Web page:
Negotiated cash fed cattle prices were mainly $1 higher last week, with live prices in the Southern Plains at $119/cwt. and at $118-119 in the western Corn Belt. Dressed prices were $1 higher at $188.
Cattle futures closed higher Friday, supported by stronger cash trade and higher outside markets.
Other than 17¢ lower in the back contract, Live Cattle futures closed an average of 28¢ higher.
Feeder Cattle futures closed an average of 65¢ higher.
Wholesale beef values were lower on light to moderate demand and heavy offerings, according to the Agricultural Marketing Service.
Choice boxed beef cutout value was $1.04 lower Friday afternoon at $224.56/cwt. Select was 82¢ lower at $207.30.
Corn futures closed mostly unchanged to fractionally lower.
Soybean futures closed 2¢ to 5¢ higher through Sep ’21 and then fractionally higher.
Over the weekend, various reports suggested China will reduce or waive import tariffs on some agricultural products imported from the U.S., including some shipments of pork and soybeans. If that’s true, then both markets could see some bounce to start the week. On the other hand, with additional U.S. tariffs scheduled to be imposed on Chinese imports Dec. 15, the move may create more uncertainty.
Major U.S. financial indices closed strongly higher on Friday, buoyed by positive jobs data.
Total non-farm payroll employment increased by 266,000 in November, according to the U.S. Bureau of Labor Statistics. That was stronger than the trade expected. The unemployment rate was little changed at 3.5%.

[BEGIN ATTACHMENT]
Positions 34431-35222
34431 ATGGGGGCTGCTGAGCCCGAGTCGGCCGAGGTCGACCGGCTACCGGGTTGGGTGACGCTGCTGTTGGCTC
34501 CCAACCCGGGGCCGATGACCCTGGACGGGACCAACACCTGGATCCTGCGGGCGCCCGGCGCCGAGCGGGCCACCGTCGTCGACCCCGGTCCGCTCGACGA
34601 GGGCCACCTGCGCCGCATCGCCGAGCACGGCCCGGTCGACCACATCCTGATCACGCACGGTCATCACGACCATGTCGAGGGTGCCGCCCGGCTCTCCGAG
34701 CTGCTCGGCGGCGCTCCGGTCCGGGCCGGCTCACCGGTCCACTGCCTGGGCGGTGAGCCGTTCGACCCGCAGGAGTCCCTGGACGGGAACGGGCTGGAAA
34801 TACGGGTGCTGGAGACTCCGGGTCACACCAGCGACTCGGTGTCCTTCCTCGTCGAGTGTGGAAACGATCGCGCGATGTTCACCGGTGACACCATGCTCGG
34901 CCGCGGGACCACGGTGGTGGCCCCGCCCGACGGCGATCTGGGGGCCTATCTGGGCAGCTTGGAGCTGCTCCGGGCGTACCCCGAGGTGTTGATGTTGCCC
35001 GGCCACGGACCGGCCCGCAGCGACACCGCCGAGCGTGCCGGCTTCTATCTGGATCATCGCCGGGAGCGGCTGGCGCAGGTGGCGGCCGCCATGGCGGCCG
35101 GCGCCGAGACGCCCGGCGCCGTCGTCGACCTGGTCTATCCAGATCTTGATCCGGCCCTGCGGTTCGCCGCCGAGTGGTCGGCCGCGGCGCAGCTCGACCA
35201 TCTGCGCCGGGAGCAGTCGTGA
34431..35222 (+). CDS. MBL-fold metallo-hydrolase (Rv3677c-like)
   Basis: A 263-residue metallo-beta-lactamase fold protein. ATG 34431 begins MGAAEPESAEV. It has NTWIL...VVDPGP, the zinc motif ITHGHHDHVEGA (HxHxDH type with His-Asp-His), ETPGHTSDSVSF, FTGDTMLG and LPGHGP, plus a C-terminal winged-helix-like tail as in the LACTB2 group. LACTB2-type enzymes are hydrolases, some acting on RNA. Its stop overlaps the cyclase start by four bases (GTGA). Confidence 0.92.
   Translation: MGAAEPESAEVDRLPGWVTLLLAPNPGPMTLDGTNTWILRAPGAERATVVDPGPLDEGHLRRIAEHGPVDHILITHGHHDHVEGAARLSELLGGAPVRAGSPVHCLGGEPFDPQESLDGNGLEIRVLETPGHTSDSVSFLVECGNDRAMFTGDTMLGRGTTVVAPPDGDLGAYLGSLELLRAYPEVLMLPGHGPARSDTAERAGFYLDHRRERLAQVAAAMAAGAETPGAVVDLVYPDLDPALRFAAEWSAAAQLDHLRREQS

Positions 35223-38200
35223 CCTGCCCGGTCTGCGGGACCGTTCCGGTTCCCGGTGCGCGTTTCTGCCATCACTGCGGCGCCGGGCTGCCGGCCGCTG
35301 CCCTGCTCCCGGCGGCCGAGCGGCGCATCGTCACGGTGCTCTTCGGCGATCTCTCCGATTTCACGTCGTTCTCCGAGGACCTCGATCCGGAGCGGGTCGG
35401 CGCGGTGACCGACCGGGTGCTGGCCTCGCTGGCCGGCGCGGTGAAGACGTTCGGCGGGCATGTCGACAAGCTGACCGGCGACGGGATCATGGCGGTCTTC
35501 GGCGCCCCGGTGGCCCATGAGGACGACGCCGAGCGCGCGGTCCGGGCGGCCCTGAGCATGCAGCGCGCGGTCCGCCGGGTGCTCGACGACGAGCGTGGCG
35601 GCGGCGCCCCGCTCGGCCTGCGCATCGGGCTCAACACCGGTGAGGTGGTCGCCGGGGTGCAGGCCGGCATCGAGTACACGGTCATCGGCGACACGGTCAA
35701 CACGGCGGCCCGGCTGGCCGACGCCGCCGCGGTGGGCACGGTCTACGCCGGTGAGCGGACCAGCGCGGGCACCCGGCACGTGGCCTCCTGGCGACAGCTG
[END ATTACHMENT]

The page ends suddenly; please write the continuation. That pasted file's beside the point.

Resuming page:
Average hourly earnings for all employees on private non-farm payrolls rose 7¢ in November to $28.29. Average hourly earnings are 3.1% higher over the last 12 months.
The Dow Jones Industrial Average closed 337 points higher. The S&P 500 closed 28 points higher. The NASDAQ was up 85 points.
Although still strong, U.S. beef exports softened in October in terms of both value and tonnage, according to data released by USDA and compiled by the U.S. Meat Export Federation (USMEF).
Beef exports in October of 108,017 metric tons were 8% less than a year earlier; value was 11% less at $649.1 million. Through the first 10 months of the year, export volume was 2.5% less and value was 2.5% less than last year’s record pace.
Beef export value per head of fed slaughter averaged $284.56 in October, down 10% from a year ago. The January-October average was down 4% to $308.04.
The Japanese Parliament’s recent ratification of the trade agreement with the U.S. should help bolster beef exports to that value-leading customer.
According to USMEF, the rate for U.S. beef muscle cuts is 38.5% but will drop by nearly one-third when the agreement enters into force, mirroring the 26.6% rate imposed on Australian, Canadian, Mexican and New Zealand beef. Another rate reduction will come April 1, when the Japanese fiscal year begins.